by Jon Rappoport
January 6, 2017
These days, I’m coming across a phenomenon I call The Disconnected Mind more frequently.
In its most extreme form, it goes this way. I write a piece on the American Republic, and someone sends me an email that begins: “Yes, limited government is the foundation of the Republic. The oil spill is on the news all the time. I live in Michigan. I wish I had a dog. The government can’t afford to fix the potholes…”
What? Excuse me? Time out!
There are other forms of The Disconnected Mind. The most pervasive type stems from high school and college education. The student steps out into the world and quickly realizes he doesn’t have a clue about the way things work. All that education, and it seems to vanish behind him like vapor.
In this shaky situation, a young person gropes around for something to cling to. He encounters all sorts of quasi-philosophy and political propaganda—delivered by people who appear quite sure of themselves.
How does a newly minted adult assemble his attitude toward his own future? How does he fend off propaganda?
He’s missing one great asset. He can’t analyze information and separate the wheat from the chaff.
He thought he could back in school, but that turned out to be an illusion.
Part of the fault can be laid at the door of political correctness. The material he dealt with in school was sanitized and scrubbed. Any sentence that might have remotely offended some group was eliminated from text books.
He was operating in a pleasant abstract vacuum and he didn’t really know it. Now he pays the price.
It turns out that information comes in all shapes and sizes. Some of it drifts in on the breeze and some of it is launched from propaganda guns at high velocity.
A lot of it is disjointed. It contains holes that reflect the state of mind of the author. No one can really make sense out of it, because it wasn’t written to make sense. It was written to persuade.
In the end, most people surrender. They stagger under a particular umbrella of information, and they stop thinking. They consider themselves lucky because they’ve gotten out of the rain.
In retrospect, their prized education was almost worthless. It was, at best, a huge waste of time.
All in all, I would say the most egregious problem people have with information is this: they can’t follow a train of thought. They can’t see there is “connective tissue” between several sequential ideas. They believe it’s all right to plug into an article at any point and see if they agree with what’s being said.
To grasp this state of affairs, imagine a person who gets on a train while it’s moving. He isn’t aware that the train started somewhere, will make certain stops, and end up at a terminal destination. He just jumps on.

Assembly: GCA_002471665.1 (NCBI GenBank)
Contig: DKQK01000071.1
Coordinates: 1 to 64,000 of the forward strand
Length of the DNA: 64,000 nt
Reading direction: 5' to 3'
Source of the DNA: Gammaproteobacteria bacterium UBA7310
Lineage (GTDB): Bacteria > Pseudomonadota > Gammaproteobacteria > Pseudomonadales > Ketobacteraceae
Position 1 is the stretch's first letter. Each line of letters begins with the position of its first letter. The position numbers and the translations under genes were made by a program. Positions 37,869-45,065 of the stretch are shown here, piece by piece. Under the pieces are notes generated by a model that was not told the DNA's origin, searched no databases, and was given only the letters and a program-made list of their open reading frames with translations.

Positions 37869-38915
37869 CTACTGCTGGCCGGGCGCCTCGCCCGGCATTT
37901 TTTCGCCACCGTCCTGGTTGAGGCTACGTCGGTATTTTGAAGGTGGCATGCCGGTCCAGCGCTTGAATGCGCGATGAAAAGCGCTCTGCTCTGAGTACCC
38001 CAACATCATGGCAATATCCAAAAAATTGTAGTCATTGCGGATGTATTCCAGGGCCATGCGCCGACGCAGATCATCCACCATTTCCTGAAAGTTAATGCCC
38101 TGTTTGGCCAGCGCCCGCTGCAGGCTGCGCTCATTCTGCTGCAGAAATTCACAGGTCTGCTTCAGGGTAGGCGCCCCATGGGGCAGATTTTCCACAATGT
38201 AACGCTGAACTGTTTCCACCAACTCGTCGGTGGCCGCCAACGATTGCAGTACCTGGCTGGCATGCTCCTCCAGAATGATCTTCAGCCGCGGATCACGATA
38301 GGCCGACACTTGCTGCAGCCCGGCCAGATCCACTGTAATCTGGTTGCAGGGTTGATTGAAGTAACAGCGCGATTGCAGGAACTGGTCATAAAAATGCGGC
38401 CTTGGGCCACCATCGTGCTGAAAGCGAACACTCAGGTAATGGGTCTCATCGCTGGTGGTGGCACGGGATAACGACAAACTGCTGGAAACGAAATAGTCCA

The consequence? He winds up at a place he didn’t intend to. He comes to believe this is the journey of life. You arrive at a place and you get used to it. Other people say it’s a good place, so you buy into that.
There is another way.
It starts with a thorough course in logic. The student learns he can analyze information and see the flaws. He can dig into the logic and illogic of an argument its author is trying to make. He can follow a train of thought—or if there isn’t one, he can recognize its absence.
He’s strong. He doesn’t wilt in front of propaganda and PR.
A long time ago, our society lost its moorings. It’s now floating on open water, and it’s being invaded by polemic. Polemic is argument whose total intent is to convince the audience to agree to something. It doesn’t matter how. Quite often, the strategy involves stimulating fear. Fear sells. It stirs people up. It makes them buy an idea they’d never entertain under normal circumstances.
Logic is polemic protection. It’s a type of insurance policy that yields long-term benefits. Logic confers immunity from intimidation tactics and intentionally garbled reasoning.
It also delivers immunity from the cult of personality, where the charisma of the speaker puts people in a trance. (When I was a child, Senator Hubert Humphrey spoke in our town. My parents took me to see him. Those were the days when Hubert was at the top of his game. He lectured for close to two hours, and I was on the edge of my seat the whole time. The man was a spellbinder. I walked out of there agreeing with everything he said, and, curiously, I remembered very little of what he said.)
Education can produce strong, independent, and courageous minds. A thorough grounding in logic is essential to arriving at that place.